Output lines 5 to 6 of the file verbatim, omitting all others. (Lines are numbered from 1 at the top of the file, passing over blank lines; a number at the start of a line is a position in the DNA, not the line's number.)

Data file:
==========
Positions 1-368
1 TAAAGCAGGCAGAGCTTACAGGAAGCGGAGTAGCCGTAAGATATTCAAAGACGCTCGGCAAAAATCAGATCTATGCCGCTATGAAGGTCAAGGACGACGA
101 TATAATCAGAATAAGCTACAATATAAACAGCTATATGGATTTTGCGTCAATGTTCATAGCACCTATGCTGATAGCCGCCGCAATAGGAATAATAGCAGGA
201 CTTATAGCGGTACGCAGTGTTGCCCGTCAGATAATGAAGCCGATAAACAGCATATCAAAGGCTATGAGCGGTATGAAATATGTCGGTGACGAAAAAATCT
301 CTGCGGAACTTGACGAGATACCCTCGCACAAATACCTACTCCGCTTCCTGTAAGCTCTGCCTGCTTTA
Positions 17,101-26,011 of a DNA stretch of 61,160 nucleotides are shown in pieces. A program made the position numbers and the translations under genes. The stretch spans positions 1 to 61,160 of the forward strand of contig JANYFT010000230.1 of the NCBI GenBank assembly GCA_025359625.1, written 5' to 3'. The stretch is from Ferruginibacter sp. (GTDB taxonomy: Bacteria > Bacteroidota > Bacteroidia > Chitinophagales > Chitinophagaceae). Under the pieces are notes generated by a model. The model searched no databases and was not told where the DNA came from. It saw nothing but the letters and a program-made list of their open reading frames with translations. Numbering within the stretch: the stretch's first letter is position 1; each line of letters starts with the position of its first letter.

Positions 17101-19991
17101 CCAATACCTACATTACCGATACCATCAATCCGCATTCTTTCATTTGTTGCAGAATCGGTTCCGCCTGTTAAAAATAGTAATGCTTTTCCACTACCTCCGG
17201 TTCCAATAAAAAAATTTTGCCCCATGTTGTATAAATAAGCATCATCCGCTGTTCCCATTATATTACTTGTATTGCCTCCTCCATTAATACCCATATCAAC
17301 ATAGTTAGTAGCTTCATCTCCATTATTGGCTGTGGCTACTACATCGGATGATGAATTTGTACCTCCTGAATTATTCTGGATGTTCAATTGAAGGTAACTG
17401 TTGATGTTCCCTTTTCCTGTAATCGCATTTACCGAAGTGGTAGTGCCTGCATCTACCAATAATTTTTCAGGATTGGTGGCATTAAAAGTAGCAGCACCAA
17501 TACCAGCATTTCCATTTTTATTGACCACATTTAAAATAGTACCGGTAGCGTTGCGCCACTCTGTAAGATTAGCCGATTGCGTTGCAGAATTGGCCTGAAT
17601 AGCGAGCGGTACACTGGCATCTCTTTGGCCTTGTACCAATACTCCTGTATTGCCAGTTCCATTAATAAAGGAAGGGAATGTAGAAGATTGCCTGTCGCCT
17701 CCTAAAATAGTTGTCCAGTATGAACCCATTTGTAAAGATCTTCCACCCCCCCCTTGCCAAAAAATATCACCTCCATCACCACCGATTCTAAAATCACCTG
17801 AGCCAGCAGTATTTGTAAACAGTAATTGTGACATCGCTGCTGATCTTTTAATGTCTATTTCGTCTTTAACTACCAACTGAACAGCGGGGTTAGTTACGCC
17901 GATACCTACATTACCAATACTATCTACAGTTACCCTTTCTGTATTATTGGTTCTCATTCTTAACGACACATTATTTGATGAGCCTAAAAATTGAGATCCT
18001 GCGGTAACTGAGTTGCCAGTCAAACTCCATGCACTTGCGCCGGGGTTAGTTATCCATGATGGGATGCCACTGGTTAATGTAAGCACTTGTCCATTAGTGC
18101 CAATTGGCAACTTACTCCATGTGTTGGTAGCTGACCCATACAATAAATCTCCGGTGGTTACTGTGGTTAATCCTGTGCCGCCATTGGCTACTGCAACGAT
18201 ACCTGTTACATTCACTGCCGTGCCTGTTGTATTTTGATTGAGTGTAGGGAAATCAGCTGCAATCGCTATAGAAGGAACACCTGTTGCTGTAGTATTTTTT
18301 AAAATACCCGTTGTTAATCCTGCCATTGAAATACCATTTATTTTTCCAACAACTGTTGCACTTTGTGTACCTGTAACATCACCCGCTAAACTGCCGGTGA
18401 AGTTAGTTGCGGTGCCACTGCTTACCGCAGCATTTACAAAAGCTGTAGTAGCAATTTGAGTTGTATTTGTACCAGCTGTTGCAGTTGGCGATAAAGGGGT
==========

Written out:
301 CTGCGGAACTTGACGAGATACCCTCGCACAAATACCTACTCCGCTTCCTGTAAGCTCTGCCTGCTTTA
Positions 17,101-26,011 of a DNA stretch of 61,160 nucleotides are shown in pieces. A program made the position numbers and the translations under genes. The stretch spans positions 1 to 61,160 of the forward strand of contig JANYFT010000230.1 of the NCBI GenBank assembly GCA_025359625.1, written 5' to 3'. The stretch is from Ferruginibacter sp. (GTDB taxonomy: Bacteria > Bacteroidota > Bacteroidia > Chitinophagales > Chitinophagaceae). Under the pieces are notes generated by a model. The model searched no databases and was not told where the DNA came from. It saw nothing but the letters and a program-made list of their open reading frames with translations. Numbering within the stretch: the stretch's first letter is position 1; each line of letters starts with the position of its first letter.